Once the interviews end today, the nominating commission goes into an executive session to discuss who the finalists should be. The process could be quick or take hours – members were able to narrow the initial 34 applicants to nine semi-finalists in about two hours.

Reflecting on that decision and how the semi-finalists view it, Judge David provoked laughter from the commission when he talked about how he felt about waiting to know who’d move on to the final round.

“This is like being nine little birds in a nest… You’re flying overhead with a worm, and we’re all waiting with our mouths open wanting that one worm,” he said. “Now I know what a bird feels like.”

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  1. You can put your photos anywhere you like... When someone steals it they know it doesn't belong to them. And, a man getting a divorce is automatically not a nice guy...? That's ridiculous. Since when is need of money a conflict of interest? That would mean that no one should have a job unless they are already financially solvent without a job... A photographer is also under no obligation to use a watermark (again, people know when a photo doesn't belong to them) or provide contact information. Hey, he didn't make it easy for me to pay him so I'll just take it! Well heck, might as well walk out of the grocery store with a cart full of food because the lines are too long and you don't find that convenient. "Only in Indiana." Oh, now you're passing judgement on an entire state... What state do you live in? I need to characterize everyone in your state as ignorant and opinionated. And the final bit of ignorance; assuming a photo anyone would want is lucky and then how much does your camera have to cost to make it a good photo, in your obviously relevant opinion?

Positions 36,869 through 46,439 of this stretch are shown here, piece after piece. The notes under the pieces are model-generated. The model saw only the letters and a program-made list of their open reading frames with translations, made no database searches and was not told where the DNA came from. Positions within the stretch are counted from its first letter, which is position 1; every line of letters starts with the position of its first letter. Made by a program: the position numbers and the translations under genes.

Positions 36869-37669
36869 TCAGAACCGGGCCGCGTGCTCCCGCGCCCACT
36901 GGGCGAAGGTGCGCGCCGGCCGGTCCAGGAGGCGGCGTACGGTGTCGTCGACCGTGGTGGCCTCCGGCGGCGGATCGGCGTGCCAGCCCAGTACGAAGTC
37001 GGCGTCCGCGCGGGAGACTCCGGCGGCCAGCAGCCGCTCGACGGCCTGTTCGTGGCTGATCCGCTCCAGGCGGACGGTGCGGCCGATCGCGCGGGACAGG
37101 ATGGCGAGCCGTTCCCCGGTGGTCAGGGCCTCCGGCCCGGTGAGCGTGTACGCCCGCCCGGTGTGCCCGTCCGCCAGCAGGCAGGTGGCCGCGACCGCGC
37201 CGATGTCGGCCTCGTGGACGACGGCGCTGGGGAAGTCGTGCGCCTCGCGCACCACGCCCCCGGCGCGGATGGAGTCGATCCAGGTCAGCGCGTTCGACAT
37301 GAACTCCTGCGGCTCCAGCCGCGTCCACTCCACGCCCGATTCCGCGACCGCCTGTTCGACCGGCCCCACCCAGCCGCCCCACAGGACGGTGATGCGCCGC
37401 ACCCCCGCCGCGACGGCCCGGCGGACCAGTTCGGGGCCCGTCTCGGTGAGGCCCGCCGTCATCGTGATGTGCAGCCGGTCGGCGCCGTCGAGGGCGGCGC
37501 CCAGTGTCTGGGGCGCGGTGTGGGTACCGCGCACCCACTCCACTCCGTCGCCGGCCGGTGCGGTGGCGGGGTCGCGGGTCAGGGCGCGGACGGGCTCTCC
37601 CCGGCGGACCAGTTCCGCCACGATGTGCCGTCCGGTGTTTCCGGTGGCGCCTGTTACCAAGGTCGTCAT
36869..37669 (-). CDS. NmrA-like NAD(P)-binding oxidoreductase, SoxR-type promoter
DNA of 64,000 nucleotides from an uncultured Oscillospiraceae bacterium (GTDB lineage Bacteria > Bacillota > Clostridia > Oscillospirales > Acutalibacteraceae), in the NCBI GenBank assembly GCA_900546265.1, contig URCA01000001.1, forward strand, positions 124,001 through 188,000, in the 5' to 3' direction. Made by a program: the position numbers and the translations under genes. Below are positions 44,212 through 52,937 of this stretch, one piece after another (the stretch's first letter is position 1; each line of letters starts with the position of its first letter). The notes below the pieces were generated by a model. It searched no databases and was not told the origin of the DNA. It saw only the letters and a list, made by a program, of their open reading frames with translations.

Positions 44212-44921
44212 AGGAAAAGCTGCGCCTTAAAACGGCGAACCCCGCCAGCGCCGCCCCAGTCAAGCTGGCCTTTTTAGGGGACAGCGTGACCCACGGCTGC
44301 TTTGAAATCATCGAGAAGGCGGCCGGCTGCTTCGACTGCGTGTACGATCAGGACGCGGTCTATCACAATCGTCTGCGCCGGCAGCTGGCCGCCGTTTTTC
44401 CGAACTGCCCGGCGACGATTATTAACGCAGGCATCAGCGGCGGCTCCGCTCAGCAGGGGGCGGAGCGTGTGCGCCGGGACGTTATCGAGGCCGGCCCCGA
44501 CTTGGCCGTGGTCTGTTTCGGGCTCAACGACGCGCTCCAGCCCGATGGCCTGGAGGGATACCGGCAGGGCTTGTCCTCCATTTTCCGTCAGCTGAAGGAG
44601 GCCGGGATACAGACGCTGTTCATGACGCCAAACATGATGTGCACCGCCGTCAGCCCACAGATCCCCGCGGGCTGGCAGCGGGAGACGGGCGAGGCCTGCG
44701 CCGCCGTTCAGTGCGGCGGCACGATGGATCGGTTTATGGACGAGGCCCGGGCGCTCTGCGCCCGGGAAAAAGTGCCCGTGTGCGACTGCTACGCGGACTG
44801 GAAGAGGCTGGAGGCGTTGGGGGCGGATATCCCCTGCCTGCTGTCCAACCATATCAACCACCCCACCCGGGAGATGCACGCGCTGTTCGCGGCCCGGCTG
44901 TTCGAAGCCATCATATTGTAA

2. Seventh Circuit Court Judge Diane Wood has stated in “The Rule of Law in Times of Stress” (2003), “that neither laws nor the procedures used to create or implement them should be secret; and . . . the laws must not be arbitrary.” According to the American Bar Association, Wood’s quote drives home this point: The rule of law also requires that people can expect predictable results from the legal system; this is what Judge Wood implies when she says that “the laws must not be arbitrary.” Predictable results mean that people who act in the same way can expect the law to treat them in the same way. If similar actions do not produce similar legal outcomes, people cannot use the law to guide their actions, and a “rule of law” does not exist.

  3. Linda, I sure hope you are not seeking a law license, for such eighteenth century sentiments could result in your denial in some jurisdictions minting attorneys for our tolerant and inclusive profession.

  4. Mazel Tov to the newlyweds. And to those bakers, photographers, printers, clerks, judges and others who will lose careers and social standing for not saluting the New World (Dis)Order, we can all direct our Two Minutes of Hate as Big Brother asks of us. Progress! Onward!

  5. My daughter was taken from my home at the end of June/2014. I said I would sign the safety plan but my husband would not. My husband said he would leave the house so my daughter could stay with me but the case worker said no her mind is made up she is taking my daughter. My daughter went to a friends and then the friend filed a restraining order which she was told by dcs if she did not then they would take my daughter away from her. The restraining order was not in effect until we were to go to court. Eventually it was dropped but for 2 months DCS refused to allow me to have any contact and was using the restraining order as the reason but it was not in effect. This was Dcs violating my rights. Please help me I don't have the money for an attorney. Can anyone take this case Pro Bono?